Botanical Name: Beckmannia syzigachne
Species: B. syzigachne
*Beckmannia baicalensis Hultén
*Beckmannia hirsutiflora (Roshev.) Prob.
*Panicum syzigachne Steud.
Common Names: American sloughgrass, or Slough grass
Habitat: Beckmannia syzigachne is native to Eastern Europe to central Asia and North America. It grows on wet meadows, swamps, marshes and shallow water.
Beckmannia syzigachne is a perennial grass, growing to 1.5 m (5ft).
Flower: It is in flower from May to June.
Flower shape: indistinct Cluster type: panicle Cluster type: raceme Cluster type: spike
Raceme-like branching cluster 3 to 12 inches long at the tip of the stem, the 4 to 15 main branches appressed to ascending, with 1 to several appressed branchlets per branch, each branchlet up to about 3/8 inch (1cm) long. Spikelets (flower clusters) are about 1/8 inch (2 to 3.5mm) long, flattened, round to broadly oval with an abruptly pointed tip, and have a single fertile floret, occasionally also with a single, minute, sterile floret. Spikelets are arranged on one side of the rachis (stalk), tightly packed in 2 rows, the spikelets overlapping. All parts are hairless.
At the base of a spikelet is a pair of bracts (glumes) that are firm, light green with thin translucent edging, D-shaped in outline, pointed at the tip, 3-veined, both the same size and the pair completely enclosing the floret except the very tip. Surrounding a floret are a pair of bracts (lemma and palea), the lemma lance-elliptic, tapering to a pointed tip, 5-veined and as long as or slightly longer than the glumes. The palea is slightly shorter than the lemma and 2-veined.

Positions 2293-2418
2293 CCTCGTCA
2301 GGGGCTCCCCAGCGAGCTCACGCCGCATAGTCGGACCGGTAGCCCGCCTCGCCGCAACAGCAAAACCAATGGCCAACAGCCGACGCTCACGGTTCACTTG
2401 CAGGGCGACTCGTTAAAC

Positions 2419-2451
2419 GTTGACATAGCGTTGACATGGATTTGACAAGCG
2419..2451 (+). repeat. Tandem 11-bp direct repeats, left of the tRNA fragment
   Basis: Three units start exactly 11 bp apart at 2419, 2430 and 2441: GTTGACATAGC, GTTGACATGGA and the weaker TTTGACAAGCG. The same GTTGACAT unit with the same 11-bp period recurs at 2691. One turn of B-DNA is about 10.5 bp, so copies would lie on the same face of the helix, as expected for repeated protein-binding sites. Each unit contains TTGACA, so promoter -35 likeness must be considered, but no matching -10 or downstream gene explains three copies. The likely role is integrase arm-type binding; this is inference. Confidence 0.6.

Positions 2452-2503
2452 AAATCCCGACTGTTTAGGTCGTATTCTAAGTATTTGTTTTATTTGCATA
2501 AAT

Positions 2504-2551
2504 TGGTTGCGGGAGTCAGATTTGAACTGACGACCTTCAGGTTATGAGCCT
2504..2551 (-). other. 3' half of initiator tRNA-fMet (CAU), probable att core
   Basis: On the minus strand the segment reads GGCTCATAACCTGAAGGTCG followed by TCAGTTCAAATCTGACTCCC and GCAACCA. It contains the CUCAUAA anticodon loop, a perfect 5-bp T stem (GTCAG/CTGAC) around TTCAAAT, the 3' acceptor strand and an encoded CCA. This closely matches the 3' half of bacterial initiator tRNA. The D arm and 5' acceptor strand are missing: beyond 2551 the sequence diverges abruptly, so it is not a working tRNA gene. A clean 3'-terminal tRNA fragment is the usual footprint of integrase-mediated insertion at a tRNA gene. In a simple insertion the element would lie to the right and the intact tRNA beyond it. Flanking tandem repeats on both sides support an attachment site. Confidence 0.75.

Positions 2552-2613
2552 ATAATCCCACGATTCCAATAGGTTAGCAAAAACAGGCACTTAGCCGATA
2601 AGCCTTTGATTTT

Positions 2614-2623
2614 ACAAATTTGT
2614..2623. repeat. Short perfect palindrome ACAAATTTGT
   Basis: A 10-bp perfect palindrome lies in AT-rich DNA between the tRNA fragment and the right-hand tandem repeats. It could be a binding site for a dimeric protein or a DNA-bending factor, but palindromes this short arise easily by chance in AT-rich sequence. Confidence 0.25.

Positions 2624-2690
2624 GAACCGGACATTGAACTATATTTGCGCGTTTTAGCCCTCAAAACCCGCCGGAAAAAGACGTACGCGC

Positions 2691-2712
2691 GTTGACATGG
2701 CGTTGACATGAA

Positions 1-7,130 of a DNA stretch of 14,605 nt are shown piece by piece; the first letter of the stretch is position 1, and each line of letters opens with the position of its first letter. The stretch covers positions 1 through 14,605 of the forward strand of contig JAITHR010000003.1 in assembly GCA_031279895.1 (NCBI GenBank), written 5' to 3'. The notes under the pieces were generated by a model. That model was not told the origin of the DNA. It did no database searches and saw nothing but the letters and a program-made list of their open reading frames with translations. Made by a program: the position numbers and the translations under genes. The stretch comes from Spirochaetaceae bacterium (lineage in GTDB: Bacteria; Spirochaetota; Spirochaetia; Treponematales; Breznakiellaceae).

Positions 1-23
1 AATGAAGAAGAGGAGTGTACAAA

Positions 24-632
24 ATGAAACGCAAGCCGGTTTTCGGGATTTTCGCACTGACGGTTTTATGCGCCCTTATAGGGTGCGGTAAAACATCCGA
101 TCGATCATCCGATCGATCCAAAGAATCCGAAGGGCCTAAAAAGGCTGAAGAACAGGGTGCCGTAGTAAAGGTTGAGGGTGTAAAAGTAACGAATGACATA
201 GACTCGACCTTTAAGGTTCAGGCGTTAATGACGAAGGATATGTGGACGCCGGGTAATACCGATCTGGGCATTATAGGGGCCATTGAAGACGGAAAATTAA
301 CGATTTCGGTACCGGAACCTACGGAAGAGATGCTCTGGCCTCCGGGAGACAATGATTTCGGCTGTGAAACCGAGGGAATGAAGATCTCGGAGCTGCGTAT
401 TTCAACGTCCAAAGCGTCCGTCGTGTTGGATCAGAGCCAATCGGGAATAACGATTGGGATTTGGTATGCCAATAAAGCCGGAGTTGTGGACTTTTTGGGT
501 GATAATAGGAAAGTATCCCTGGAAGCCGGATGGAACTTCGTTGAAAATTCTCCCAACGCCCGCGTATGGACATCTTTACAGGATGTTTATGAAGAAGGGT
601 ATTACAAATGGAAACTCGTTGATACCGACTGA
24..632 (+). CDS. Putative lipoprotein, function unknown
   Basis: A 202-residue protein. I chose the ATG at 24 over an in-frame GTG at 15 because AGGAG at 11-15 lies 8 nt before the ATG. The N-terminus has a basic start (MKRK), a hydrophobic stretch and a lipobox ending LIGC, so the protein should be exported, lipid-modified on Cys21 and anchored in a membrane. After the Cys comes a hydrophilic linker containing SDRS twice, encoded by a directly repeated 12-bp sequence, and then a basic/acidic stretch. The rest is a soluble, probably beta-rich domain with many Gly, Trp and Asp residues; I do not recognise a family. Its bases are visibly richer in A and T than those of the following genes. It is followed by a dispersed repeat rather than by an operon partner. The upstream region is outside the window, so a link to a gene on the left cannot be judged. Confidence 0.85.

Leaves and stems: Leaf attachment: alternate Leaf type: simple
Leaves are 3 to 8 inches long, 1/8 to 3/8 inch (4 to 10mm) wide, flat, the surfaces hairless but rough textured. Sheaths are hairless with thin, translucent white edging, and mostly overlap near the tip. Basal leaves are few. The ligule (membrane where the leaf joins the sheath) is a loose, thin, membranous band up to about 3/8 inch (3 to 11mm) long, triangular or ragged along the edge, and often folded back. Nodes are hairless and green to purplish. Stems are erect, hairless, single or a few from the base, forming loose clumps.
Fruit: The seeds ripen from July to August
Fruit type: seed without plume
Spikelets ripen to light brown, the spikelets shedding as each grain matures, leaving a naked stem behind. Grains (seeds) are light to medium brown and less than 2 mm long.
Prefers a moist to wet soil, succeeding in shallow water. Tolerates saline soils. Tolerates a pH in the range 5.8 to 7.6. We have no specific information on the hardiness of this species, but we have grown it successfully outdoors in Cornwall and, judging by its range, it should be cold-hardy in most if not all of Britain. Some botanists treat this species as no more than a synonym of B. eruciformis.
Seed – cooked. A mild flavour, it can be ground into a flour and used as a cereal. The seed is very small but is easily harvested. It does then have to be separated from its husk, which is a very fiddly operation. Some N. American Indian tribes burn the husks of grass seeds.
The plant is used for making bedding and pillows.
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